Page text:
>>7704331
You don't have to pad for yukata, that's why they are considered as easy to wear and cooling.
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Anonymous 07/24/14(Thu)00:40 UTC+1 No.7704882 Report

>>7701655
>And are they breathable enough that you're not constantly sweating with them on in the spring/summer?

For spring/summer you want to wear a Ro kimono, these are much much lighter breezy kimono made of fabric meant for the hot weather in Japan (if you didn't know before, Tokyo and other areas in Japan are notorious for heat and humidity). Pic related, and you'll want to wear a juban with it obviously since its quite translucent!
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Anonymous 07/24/14(Thu)00:42 UTC+1 No.7704886 Report

>>7704168
Again, ten minutes on the Internet will show you that komon and iromuji kimonos are specially made for everyday life, running errands, going out with friends on a casual setting etc. there is plenty of TPO chart on there, why won't you go and see them instead of typing out of your ass ? Some kimono (furisode, tomesode) are formal kimono and are as fragile as a formal dress, obviously not meant for everyday wear, but your regular unpainted kimono is just what they used to wear before jeans or cute sundresses.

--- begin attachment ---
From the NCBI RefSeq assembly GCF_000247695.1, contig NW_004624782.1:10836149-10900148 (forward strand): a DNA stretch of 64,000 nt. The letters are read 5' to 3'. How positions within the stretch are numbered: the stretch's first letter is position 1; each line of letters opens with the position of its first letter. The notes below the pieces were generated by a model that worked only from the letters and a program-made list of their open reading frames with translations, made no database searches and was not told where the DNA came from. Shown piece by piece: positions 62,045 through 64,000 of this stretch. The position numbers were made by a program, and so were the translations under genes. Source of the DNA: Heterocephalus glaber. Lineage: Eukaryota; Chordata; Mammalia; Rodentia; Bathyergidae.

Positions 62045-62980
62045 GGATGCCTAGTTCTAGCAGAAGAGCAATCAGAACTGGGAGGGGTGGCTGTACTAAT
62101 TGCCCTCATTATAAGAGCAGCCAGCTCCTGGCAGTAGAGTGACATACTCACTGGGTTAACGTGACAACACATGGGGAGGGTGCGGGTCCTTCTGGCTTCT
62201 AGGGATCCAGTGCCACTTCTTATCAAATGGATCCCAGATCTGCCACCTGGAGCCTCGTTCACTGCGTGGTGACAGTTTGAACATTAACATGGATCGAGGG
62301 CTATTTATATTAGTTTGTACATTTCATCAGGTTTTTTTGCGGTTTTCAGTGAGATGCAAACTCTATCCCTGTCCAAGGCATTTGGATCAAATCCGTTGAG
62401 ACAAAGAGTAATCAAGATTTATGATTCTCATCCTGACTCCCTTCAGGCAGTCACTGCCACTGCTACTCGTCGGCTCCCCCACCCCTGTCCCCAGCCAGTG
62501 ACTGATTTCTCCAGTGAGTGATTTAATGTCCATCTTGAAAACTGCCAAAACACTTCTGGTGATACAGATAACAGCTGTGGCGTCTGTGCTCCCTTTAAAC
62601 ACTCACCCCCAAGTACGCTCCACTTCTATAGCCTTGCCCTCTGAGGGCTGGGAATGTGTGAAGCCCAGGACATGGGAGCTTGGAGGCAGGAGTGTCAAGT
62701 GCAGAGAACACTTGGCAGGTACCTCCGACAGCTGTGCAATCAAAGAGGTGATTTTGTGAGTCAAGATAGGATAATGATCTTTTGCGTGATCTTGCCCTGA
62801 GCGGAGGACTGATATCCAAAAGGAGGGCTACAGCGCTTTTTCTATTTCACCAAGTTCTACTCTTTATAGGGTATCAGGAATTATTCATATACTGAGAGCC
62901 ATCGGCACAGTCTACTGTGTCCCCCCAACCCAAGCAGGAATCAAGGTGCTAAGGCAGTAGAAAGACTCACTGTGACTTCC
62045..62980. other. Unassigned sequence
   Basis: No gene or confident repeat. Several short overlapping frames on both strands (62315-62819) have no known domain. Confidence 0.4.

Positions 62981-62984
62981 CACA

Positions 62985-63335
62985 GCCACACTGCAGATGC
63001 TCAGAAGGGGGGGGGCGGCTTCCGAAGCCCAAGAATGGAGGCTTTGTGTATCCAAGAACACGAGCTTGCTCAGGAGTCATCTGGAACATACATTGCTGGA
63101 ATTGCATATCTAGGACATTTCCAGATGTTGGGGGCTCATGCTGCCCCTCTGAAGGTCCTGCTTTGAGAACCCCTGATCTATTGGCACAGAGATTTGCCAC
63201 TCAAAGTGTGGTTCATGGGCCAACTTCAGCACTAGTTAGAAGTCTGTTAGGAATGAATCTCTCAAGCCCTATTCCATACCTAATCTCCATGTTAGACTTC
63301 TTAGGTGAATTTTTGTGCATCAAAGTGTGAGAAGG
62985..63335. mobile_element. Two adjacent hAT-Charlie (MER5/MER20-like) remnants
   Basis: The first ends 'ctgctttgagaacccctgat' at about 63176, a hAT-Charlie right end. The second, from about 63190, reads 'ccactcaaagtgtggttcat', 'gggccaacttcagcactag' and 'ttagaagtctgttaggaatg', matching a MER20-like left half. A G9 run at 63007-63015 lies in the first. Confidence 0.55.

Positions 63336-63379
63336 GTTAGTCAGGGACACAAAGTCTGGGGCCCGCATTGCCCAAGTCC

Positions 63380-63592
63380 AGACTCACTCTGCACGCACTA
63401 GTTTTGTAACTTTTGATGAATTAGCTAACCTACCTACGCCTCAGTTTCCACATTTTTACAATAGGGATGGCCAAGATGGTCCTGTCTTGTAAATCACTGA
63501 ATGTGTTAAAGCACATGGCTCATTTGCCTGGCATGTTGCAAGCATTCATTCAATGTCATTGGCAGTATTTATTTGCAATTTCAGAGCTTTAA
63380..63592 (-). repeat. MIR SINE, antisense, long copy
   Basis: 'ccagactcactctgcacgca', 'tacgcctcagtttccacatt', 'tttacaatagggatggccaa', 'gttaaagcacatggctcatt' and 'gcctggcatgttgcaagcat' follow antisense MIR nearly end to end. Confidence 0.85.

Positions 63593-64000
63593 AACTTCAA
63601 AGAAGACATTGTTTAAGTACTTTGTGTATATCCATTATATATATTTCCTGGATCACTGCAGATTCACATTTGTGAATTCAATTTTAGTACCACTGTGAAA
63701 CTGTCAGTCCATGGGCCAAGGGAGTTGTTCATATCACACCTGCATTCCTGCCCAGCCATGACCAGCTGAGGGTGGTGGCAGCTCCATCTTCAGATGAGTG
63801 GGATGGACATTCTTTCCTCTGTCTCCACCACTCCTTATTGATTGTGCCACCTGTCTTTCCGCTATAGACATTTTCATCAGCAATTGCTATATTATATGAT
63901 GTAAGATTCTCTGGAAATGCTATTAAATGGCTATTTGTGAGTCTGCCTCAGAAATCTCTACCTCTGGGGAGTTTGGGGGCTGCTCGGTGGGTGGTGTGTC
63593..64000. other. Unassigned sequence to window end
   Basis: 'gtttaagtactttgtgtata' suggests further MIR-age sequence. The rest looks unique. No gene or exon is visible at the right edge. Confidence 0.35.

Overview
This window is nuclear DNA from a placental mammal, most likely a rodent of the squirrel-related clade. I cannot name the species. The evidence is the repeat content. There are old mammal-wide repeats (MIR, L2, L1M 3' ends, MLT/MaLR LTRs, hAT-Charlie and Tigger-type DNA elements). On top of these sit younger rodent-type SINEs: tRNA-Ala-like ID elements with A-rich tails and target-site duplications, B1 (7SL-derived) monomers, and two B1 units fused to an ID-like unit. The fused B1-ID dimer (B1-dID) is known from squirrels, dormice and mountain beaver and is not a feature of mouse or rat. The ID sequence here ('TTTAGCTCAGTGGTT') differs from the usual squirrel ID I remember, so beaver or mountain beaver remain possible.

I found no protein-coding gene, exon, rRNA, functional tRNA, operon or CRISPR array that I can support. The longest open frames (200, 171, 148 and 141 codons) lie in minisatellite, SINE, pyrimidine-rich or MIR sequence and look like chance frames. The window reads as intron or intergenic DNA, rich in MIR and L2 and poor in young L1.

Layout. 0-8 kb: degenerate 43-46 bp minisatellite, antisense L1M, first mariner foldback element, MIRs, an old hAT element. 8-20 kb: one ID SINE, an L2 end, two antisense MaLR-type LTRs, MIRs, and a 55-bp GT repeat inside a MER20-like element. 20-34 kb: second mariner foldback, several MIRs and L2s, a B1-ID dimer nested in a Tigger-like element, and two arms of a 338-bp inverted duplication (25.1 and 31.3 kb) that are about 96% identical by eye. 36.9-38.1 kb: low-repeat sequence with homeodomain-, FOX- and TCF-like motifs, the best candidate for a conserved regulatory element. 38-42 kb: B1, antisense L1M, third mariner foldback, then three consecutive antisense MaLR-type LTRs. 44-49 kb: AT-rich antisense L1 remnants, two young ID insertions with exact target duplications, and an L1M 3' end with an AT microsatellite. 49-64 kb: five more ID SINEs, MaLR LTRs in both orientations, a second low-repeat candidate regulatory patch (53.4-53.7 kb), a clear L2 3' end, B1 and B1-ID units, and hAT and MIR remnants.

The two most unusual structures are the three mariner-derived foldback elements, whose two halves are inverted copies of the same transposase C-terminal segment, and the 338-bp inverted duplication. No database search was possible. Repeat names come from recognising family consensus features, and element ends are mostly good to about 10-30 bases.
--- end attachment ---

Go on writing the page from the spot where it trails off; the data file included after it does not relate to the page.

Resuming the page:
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Anonymous 07/24/14(Thu)00:43 UTC+1 No.7704891 Report

>>7703923
See >>7704882
There is hope! And yeah definitely want to wear a light juban as well that you can wash to keep the sweat off the outer kimono.